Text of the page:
• Aidan Charde

How can we fix the NFL Playoffs?

Updated: Jan 27, 2020

Aidan Charde

The NFL is flawed in many ways, too many ways to touch on in just one article.

I could write a hundred pages about problems with the NFL and still barely hit half of the issues that plague the league right now.

One problem that has become very notable over the last few years, and this season especially, is the playoff format. I won’t remind anyone of the divisions because that would take too long, but the big issue lies in the fact that, not only does the division winner automatically get in, but they host a home game.

Marshawn Lynch runs through the entire Saints defense (Beastquake), 2011 (nbcsports.com)

This season, for example, the 9-7 Eagles hosted a game against the 11-5 Seahawks. Thankfully, the better team won, but it doesn’t always happen that way. In 2011, the 7-9 Seahawks beat the 11-5 Saints in the Wild Card round, thanks in a large part to the Seahawks having home field advantage.

Or take the 2008 Patriots, who went 11-5 and didn’t make the playoffs because they were second in their division and just missed the Wild Card. That same season, the 8-8 Chargers were able to win their division and make the playoffs.

Wild Card seeding can hurt teams the other way around also. In 2018, the AFC West ended with two 12-4 teams–the Chiefs and the Chargers–being tied for the lead. Both of those records were good enough for the #1 seed in the AFC. However, due to the Chiefs owning the tiebreaker, the Chargers were sent to the Wild Card round, where they beat the Ravens. The week after, they faced the 11-5 Patriots. Despite owning the worse record, the Patriots were able to host the game and blew out the Chargers.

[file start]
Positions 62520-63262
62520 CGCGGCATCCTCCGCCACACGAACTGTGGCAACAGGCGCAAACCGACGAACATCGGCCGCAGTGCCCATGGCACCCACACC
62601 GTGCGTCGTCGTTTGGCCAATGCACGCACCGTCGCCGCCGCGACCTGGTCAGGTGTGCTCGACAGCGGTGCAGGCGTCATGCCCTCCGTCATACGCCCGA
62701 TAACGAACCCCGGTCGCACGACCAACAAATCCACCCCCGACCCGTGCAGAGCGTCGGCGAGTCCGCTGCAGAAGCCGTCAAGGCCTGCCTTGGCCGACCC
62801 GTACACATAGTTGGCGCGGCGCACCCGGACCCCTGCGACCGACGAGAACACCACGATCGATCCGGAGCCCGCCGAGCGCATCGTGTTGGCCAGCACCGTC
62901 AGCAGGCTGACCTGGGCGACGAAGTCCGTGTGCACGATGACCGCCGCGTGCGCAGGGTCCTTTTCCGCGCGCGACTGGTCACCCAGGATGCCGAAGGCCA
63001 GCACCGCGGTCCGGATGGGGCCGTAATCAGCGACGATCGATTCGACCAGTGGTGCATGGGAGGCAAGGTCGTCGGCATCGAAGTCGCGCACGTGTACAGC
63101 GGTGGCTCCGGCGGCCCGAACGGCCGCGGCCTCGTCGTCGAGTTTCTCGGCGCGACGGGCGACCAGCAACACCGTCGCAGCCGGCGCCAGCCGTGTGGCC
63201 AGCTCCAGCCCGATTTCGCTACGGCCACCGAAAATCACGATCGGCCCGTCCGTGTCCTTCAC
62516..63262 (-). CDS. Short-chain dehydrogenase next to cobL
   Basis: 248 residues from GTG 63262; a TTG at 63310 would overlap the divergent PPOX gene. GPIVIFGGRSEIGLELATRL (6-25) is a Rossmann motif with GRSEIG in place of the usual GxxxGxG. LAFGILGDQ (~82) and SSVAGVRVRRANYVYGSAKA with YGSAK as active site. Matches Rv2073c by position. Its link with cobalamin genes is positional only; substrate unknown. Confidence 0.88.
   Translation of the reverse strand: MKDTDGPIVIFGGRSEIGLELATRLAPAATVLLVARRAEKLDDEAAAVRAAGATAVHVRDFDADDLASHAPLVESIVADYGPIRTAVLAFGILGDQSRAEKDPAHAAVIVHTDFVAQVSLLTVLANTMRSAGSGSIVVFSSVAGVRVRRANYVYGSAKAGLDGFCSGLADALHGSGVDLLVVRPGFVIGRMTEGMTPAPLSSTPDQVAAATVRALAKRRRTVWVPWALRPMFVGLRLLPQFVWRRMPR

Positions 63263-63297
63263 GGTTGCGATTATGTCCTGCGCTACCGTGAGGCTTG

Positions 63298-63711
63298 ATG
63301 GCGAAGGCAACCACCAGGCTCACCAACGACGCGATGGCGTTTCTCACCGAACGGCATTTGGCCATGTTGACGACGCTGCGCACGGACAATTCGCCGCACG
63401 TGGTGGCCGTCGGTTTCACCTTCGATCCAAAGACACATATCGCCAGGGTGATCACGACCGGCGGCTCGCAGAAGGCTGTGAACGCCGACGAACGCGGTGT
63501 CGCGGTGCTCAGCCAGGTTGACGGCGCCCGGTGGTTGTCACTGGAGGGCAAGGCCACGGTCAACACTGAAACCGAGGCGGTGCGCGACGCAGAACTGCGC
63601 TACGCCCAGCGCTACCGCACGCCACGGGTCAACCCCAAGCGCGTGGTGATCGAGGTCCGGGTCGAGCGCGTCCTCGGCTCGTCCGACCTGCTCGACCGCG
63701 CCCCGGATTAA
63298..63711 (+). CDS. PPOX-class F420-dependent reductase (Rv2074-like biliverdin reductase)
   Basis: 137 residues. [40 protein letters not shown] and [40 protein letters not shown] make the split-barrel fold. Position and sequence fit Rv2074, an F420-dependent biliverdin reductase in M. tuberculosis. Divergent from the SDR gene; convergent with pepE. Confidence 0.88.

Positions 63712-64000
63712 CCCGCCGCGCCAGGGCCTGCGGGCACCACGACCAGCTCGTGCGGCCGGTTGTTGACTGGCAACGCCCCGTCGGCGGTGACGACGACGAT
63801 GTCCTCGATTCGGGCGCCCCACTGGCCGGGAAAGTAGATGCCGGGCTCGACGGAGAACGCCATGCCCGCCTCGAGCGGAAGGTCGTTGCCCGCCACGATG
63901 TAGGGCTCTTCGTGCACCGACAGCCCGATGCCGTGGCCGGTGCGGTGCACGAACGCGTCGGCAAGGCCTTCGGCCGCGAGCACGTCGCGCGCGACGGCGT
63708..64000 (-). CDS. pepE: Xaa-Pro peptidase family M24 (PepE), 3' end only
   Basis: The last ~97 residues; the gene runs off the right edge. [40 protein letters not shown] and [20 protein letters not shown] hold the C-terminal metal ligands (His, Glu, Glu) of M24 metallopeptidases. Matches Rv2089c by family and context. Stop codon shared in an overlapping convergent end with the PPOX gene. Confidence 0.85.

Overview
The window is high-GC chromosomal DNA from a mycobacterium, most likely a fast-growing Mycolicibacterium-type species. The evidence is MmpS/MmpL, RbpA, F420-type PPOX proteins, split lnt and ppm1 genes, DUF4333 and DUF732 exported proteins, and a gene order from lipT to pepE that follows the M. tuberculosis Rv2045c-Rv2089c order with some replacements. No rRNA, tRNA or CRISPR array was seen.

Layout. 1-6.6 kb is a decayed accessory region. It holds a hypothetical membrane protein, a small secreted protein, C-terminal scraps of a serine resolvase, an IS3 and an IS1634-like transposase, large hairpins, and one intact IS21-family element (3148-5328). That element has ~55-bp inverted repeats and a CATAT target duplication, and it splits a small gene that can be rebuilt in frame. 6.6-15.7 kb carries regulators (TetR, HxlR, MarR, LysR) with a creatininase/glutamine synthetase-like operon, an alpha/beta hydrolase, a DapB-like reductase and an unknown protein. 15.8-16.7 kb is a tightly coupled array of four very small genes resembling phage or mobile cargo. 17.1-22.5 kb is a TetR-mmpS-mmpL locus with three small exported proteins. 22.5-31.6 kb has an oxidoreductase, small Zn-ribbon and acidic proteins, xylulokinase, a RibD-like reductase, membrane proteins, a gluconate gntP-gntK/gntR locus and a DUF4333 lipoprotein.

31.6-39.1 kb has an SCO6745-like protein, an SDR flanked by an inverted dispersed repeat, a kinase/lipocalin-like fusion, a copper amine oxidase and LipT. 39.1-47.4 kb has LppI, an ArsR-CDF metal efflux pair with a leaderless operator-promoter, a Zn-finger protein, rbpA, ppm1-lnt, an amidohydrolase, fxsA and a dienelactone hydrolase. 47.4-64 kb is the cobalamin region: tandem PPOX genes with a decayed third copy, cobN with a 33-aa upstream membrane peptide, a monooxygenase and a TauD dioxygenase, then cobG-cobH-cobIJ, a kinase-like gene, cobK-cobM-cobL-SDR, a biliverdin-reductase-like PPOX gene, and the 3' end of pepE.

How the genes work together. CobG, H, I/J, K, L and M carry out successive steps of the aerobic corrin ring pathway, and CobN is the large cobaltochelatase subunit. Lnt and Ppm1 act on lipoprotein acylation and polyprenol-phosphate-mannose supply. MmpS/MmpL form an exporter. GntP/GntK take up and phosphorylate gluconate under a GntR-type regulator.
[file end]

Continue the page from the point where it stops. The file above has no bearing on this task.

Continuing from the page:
The problem is clear: the best teams don’t always come out on top. The reason is the playoff format. Currently, the best team in each division gets an automatic berth and will host at least one home game, while the two best teams in the conference who did not win their division get a Wild Card slot.

This can’t go on. So I figured I’d make some recommendations. Who’s going to see these recommendations? No one that matters. But I’m doing them anyway!

Option #1 - Less divisions

This sounds weird, but hear me out, I think it could work. See, instead of having four four-team divisions, the league would have two eight-team divisions. It would look like this:

AFC North - New England Patriots, New York Jets, Buffalo Bills, Cincinnati Bengals, Cleveland Browns, Pittsburgh Steelers, Indianapolis Colts, New York Giants

AFC South - Houston Texans, Jacksonville Jaguars, Tennessee Titans, Miami Dolphins, Kansas City Chiefs, Los Angeles Chargers, Baltimore Ravens, Carolina Panthers

NFC North - Green Bay Packers, Detroit Lions, Chicago Bears, Minnesota Vikings, Philadelphia Eagles, San Francisco 49ers, Seattle Seahawks, Oakland Raiders

NFC South - New Orleans Saints, Tampa Bay Buccaneers, Atlanta Falcons, Dallas Cowboys, Washington Redskins, Arizona Cardinals, Los Angeles Rams, Denver Broncos

At first glance you may notice some changes. First of all, I fixed the glaring issue of having the Colts in the South. It doesn’t make any sense to have them in the South. In addition, I moved the Ravens to the South, because Baltimore is not that far North and I needed to move a team down.

I also switched some teams’ conferences. The Raiders and Broncos moved to the NFC, while the Panthers and Giants moved to the AFC. This was an effort to keep travel times down. Plus, imagine seeing a Jets-Giants game every year.

James Devlin (left) and Tom Brady (right) during a 41-28 blowout over the Los Angeles Chargers in the 2019 Divisional Round (cbssports.com)

This is how the schedule is made: each team plays the other teams in their division once. Only once. This creates the head-to-head tiebreaker in case multiple teams finish with the same record, and since each team only plays every other once a season, there’s no chance of a split. Then each team would play five of the teams in the other division in their conference.